If you’re already following my pages, I guess you have noticed how fond I am of the local interior, flea or open-air markets of the Mediterranean countries. Yeah you’re right, I am talking about the local food markets, known as mercados, offering traditional goodies, trendy items and prepared foodstuffs. But with so many options in the city, knowing where to go—especially if you want to experience the city like a local—can be tough. One of the best things about these markets is getting the chance to try a little bit of everything.
And that’s what I usually do; socialising with some locals when visiting a new city will eventually lead you to a great food market where you’ll most likely try local delicacies that cannot easily be found anywhere else. To get to the point that’s the case with the mercado that I am about to present.
The Mercado do Bolhão is one of the most popular places in Porto. Located in the heart of the city, getting to it is quite simple and walking among its stalls is an experience not to be missed.
Noisy, colorful, boisterous and somehow messy ... are some of the many adjectives that we can be used to describe this emblematic market that I invite you to visit once in Porto.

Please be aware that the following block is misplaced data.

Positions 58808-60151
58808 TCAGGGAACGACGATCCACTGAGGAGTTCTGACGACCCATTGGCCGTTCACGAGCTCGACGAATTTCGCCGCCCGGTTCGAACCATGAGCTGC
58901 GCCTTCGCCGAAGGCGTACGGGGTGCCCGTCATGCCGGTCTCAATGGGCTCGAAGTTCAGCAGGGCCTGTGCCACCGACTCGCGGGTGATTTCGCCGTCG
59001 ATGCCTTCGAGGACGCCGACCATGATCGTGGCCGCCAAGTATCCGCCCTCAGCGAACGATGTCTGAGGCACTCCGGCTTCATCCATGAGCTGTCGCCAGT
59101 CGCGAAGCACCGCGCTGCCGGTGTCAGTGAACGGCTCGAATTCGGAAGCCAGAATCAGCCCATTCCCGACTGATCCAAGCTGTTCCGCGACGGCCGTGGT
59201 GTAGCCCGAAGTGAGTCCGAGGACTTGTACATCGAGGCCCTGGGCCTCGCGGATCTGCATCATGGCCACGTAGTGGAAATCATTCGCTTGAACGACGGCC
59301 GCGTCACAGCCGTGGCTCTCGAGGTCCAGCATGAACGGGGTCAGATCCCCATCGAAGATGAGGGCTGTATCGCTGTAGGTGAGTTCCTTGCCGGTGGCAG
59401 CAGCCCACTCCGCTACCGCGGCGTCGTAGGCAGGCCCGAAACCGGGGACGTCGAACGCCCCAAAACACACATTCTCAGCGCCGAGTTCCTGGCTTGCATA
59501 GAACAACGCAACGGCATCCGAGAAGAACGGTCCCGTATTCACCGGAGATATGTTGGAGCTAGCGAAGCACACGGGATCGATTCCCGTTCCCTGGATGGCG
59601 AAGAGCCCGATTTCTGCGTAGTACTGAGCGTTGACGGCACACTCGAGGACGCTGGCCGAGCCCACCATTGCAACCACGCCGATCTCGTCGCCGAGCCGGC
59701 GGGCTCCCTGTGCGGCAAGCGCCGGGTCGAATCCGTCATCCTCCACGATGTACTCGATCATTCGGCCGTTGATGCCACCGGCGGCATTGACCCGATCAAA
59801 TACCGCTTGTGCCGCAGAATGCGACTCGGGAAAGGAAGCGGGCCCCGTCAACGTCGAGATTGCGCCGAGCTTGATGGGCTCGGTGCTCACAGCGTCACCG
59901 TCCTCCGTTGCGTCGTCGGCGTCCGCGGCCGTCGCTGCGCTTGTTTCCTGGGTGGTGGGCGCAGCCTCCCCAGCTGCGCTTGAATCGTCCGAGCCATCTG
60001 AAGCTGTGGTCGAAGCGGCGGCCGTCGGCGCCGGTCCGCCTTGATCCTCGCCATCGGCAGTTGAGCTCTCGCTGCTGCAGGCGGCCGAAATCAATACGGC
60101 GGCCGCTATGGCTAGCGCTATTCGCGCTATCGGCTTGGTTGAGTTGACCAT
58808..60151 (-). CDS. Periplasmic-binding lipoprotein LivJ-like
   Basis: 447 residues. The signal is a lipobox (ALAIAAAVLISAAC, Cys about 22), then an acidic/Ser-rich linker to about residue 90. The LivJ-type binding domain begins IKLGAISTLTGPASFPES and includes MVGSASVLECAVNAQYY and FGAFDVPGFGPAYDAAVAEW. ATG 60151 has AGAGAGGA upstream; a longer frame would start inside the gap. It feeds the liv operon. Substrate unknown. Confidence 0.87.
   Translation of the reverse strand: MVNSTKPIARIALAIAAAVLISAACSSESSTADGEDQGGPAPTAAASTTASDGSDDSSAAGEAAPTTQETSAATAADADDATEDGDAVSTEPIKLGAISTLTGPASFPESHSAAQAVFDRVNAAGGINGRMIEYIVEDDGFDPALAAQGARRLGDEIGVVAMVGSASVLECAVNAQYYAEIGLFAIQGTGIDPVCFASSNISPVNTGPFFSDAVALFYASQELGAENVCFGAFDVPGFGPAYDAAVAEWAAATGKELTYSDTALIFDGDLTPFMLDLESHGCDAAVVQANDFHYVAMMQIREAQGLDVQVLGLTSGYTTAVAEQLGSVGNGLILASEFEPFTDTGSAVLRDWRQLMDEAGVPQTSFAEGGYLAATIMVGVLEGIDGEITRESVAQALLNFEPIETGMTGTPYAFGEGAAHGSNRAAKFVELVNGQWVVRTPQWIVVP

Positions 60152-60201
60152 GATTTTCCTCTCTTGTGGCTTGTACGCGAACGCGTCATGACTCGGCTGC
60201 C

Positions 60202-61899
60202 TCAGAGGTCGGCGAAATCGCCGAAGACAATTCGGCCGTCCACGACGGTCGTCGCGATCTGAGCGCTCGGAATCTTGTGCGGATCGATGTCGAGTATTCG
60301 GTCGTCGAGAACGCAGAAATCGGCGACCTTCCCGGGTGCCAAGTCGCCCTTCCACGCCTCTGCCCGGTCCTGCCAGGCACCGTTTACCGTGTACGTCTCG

The origin of the Bolhão Market takes us to the beginning of the 19th century, when by order of the municipal government a square was supposed to be built at the current location of this mercado. The goal was to create a public space, a market that would supply with food the whole city in a process of expansion. Soon an avant-garde project for the time was built, where concrete, metal, wood and granite were mainly used for the first time.
Nowadays, in this market we can find all kinds of stalls selling mostly fruits, vegetables, meat, sausages and fish.
I recommend you to take a walk between the stalls on the ground floor and the first floor, in order to feel like traveling back in time; honestly, there are still some stalls that seem to have stuck back in time, showing you how the mercado was like a lot years ago. (they do sell chickens and roosters…alive…).
A weekend is the best time to visit this market. Loud Portuguese sellers will be shouting and calling you to try their local delicacies. People will be drinking around you, inviting you too, to taste some of their finest Portuguese wines.
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